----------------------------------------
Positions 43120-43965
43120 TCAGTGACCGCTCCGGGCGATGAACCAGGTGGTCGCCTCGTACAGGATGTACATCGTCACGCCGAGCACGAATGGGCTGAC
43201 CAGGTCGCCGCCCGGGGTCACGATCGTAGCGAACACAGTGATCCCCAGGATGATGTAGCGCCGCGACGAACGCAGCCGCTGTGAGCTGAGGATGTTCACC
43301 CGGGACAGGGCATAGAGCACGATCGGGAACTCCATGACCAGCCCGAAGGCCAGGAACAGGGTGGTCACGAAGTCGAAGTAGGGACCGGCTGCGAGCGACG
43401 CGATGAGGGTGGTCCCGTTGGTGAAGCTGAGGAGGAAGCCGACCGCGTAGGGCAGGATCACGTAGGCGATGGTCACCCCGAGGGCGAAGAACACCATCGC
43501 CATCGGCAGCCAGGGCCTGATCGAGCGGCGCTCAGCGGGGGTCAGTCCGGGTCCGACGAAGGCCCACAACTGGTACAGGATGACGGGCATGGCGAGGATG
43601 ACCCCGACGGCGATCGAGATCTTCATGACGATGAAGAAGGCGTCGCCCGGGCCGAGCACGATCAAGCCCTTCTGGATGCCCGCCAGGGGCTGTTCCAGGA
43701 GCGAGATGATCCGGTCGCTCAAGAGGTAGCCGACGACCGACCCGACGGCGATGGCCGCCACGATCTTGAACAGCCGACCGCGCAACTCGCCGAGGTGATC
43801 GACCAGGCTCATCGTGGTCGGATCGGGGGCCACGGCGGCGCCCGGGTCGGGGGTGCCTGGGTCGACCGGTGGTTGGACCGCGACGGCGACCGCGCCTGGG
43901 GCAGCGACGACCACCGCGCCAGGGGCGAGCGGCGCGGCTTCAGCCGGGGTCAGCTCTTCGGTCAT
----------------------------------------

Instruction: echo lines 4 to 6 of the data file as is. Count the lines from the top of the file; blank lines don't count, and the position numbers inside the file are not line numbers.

43301 CGGGACAGGGCATAGAGCACGATCGGGAACTCCATGACCAGCCCGAAGGCCAGGAACAGGGTGGTCACGAAGTCGAAGTAGGGACCGGCTGCGAGCGACG
43401 CGATGAGGGTGGTCCCGTTGGTGAAGCTGAGGAGGAAGCCGACCGCGTAGGGCAGGATCACGTAGGCGATGGTCACCCCGAGGGCGAAGAACACCATCGC
43501 CATCGGCAGCCAGGGCCTGATCGAGCGGCGCTCAGCGGGGGTCAGTCCGGGTCCGACGAAGGCCCACAACTGGTACAGGATGACGGGCATGGCGAGGATG